Perseverance wins out in the end, as we were rewarded at mile 70 with the sun breaking from the clouds, a newly paved road, and a fresh tail wind at our back.  The combination of those elements made it feel as though the parachute that I had been dragging behind me had been released.  My legs instantly came back to life and I found myself dropping people left and right, smiling once again.



Prior to the race, my longest ride was a mere 80 miles.  Clipping off my first century ride during my first Ironman was a nice little win and helped keep me motivated.  But without headphones, I was slightly unprepared for the monotony of a ride this distance.  To compensate, I talked (grumbled) to myself, sang songs, and played entire movies through my head, incorporating as many details as possible.  I must have made someone’s day as I was in the middle of Gandalf’s scene in Khazad-dûm, and yelled “YOU SHALL NOT PASS!” as he came up beside me.  He did, however, and I sheepishly continued pedaling.

T2 (Garmin Data):
- Forgot to hit the Lap button, which threw off my distance for the run slightly.
- Switched into dry socks, shoes, belt with number, and visor.
- Good, could have gone faster.

Run (Garmin Data):
The course for the run was a two loop out and back that included fairly significant climbs up two bridges.  My goal at this point was to maintain an easy pace and not do anything stupid.  Even though this was advertised as a flat course, there was plenty of climb, or at least it felt that way.

Workers at the aid stations were enthusiastic and helpful throughout the evening.  I grabbed coke or water and would alternate between chicken noodle soup, pretzels, and gels.  



After heading back out for the second lap, I started pacing with another guy for a mile or two.  We started talking and decided after a while that we’d stick together, keeping each other motivated.  When you’ve been inside your own head for roughly 10 hours, simple conversation with another person can be a game changer.

I allowed my friend ahead of me and wove through the final labyrinth of twists and turns to see the finish line.  I thanked Jeff for staying with me, removed my time chip, collected my medal, and tried to stop my Garmin only to find that it was gone!  About a hundred yards before the finish chute, I banged into one of the metal railings along the side.  Scrambling back onto the course, making sure not to get in the way of anyone still running, I was happy to see it on the ground, a little worse-for-wear, but still running.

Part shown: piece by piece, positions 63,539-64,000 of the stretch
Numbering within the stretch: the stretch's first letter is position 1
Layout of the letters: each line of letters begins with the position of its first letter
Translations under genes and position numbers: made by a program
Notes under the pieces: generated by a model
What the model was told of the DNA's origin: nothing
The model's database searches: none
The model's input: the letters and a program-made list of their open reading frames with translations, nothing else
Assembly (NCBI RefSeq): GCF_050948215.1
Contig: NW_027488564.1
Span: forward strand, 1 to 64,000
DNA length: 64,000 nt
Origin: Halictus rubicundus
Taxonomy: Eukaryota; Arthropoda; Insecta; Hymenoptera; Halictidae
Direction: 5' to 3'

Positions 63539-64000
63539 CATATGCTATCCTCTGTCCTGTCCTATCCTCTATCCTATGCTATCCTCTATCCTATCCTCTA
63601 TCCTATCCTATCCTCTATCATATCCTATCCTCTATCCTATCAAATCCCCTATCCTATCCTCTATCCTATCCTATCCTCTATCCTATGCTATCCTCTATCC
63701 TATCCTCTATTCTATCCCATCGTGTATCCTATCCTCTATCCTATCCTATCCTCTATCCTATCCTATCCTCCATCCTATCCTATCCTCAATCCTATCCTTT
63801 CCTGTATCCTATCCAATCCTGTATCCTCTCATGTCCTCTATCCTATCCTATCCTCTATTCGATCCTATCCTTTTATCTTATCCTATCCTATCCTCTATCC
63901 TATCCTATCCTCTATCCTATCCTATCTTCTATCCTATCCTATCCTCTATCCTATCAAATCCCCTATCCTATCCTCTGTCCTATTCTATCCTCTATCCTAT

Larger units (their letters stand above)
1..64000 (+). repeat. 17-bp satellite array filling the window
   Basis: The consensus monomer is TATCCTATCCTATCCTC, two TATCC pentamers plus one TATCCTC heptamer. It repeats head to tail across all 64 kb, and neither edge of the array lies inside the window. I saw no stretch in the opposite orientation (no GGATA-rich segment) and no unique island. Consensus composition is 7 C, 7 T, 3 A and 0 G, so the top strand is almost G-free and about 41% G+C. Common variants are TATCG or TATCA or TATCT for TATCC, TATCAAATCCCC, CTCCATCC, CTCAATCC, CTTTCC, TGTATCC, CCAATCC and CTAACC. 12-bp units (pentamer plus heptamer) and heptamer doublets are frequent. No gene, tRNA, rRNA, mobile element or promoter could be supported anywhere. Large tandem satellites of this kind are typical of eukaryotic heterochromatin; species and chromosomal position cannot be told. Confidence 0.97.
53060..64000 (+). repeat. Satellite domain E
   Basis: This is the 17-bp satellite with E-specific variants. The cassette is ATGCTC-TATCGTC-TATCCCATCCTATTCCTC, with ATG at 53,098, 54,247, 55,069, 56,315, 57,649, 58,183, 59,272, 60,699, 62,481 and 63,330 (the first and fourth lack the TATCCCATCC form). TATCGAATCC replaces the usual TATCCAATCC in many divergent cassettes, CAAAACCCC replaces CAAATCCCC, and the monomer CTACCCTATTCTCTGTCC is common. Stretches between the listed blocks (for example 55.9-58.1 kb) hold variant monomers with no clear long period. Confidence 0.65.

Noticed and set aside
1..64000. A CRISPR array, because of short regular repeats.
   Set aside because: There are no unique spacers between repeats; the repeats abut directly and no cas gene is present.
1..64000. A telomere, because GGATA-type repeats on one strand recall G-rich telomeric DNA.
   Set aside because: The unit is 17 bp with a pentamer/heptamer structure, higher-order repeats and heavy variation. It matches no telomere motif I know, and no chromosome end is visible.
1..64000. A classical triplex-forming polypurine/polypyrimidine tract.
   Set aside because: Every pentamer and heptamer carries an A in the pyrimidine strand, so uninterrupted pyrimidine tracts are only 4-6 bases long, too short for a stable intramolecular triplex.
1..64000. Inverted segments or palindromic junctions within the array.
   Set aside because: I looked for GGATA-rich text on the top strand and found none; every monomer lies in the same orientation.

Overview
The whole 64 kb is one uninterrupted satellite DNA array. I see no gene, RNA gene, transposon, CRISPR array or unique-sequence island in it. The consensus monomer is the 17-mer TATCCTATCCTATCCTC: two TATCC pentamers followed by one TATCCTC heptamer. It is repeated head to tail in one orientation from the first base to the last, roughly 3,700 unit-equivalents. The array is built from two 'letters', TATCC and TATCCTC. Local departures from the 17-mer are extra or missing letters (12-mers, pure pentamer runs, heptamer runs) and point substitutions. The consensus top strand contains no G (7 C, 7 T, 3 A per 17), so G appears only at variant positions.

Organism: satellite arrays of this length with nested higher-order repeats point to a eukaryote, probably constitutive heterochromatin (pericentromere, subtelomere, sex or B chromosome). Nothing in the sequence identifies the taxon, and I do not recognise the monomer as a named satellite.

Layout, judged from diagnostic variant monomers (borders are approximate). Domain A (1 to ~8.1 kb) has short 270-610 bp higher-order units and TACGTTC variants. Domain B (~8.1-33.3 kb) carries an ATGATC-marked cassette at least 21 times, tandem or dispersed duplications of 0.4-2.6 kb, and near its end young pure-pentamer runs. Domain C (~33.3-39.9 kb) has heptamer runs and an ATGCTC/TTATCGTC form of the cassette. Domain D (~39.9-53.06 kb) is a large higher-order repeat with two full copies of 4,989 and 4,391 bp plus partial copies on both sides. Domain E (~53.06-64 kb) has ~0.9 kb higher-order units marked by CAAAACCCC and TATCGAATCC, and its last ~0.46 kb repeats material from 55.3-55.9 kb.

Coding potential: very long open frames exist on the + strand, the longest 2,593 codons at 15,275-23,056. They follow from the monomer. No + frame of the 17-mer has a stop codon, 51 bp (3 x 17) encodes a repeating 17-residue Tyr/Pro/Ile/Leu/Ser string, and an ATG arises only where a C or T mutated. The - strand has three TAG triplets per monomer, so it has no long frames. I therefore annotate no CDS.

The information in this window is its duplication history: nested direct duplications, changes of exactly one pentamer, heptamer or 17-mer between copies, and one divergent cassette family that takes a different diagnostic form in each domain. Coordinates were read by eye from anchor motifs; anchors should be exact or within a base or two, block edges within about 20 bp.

Post-race:
The air was cold as I found an empty chair and was handed pizza by a volunteer.  Looking around at the other finishers, I felt completely overwhelmed by the emotions I had held in check the entire day. These are the moments when all that you’ve worked towards, all that you’ve sacrificed, comes into a bright focus.  

Above all, I felt a quiet sense of pride that for the rest of my life I can look in the mirror and know that once upon a time I was good enough.  Good enough to call myself an Ironman.

Results:

Total Time: 12:25:33, Swim: 49:55, T1: 6:58, Bike: 6:19:24, T2: 4:14, Run: 5:05:03.


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Race Report: Bull Run Run 50 Mile Ultra

Bull Run Run 50 Mile
April 9, 2011
Bull Run Regional Park - Manassas, VA

All the disruptive arguments among my friends as to whether or not I was sane when I took up marathon running have been entirely resolved since I ran my first 50-miler.
- John Kendall  

There are several thoughts that go through your mind as you’re shivering in the woods on a cold, pre-dawn morning surrounded by 343 others ready to embark on a 50 mile race:

 I’ve never run a trail race before.”  
What if I’m eaten by a bear?”  
I’ve never run this long before.”  
I shouldn’t have stayed at the bar until midnight last night..”  
If a group of us get lost, how long does it take before the Gu’s run out and we have to resort to cannibalism..?”  

 Despite all the problems that could arise during the race, I tried to quiet the doubts in my mind and focus on what I could control.

 After a short loop around the parking lot to space out the field of runners, we started onto the trail for the first 16 mile leg.  Knowing that all runners start out too fast on their first ultra, I moved to a spot near the back of the pack and found a comfortable pace.  

 I was excited to break in my ultralight trail running show, the New Balance Minimus.  Weighing in at around 7 oz, I had envisioned myself tearing effortlessly down trails.  Mother Nature hurriedly disabused me of any such hopes.  By the second mile and the twentieth mud puddle, my ultra-lites weighed the same as everyone else’s, the equivalent of two cement blocks..  We had an unexpected visitor at mile 2; as I was cresting on of the early hills, I saw a red fox run right by me through the trees.  “You won’t see that at the Marine Corps Marathon,” I thought to myself.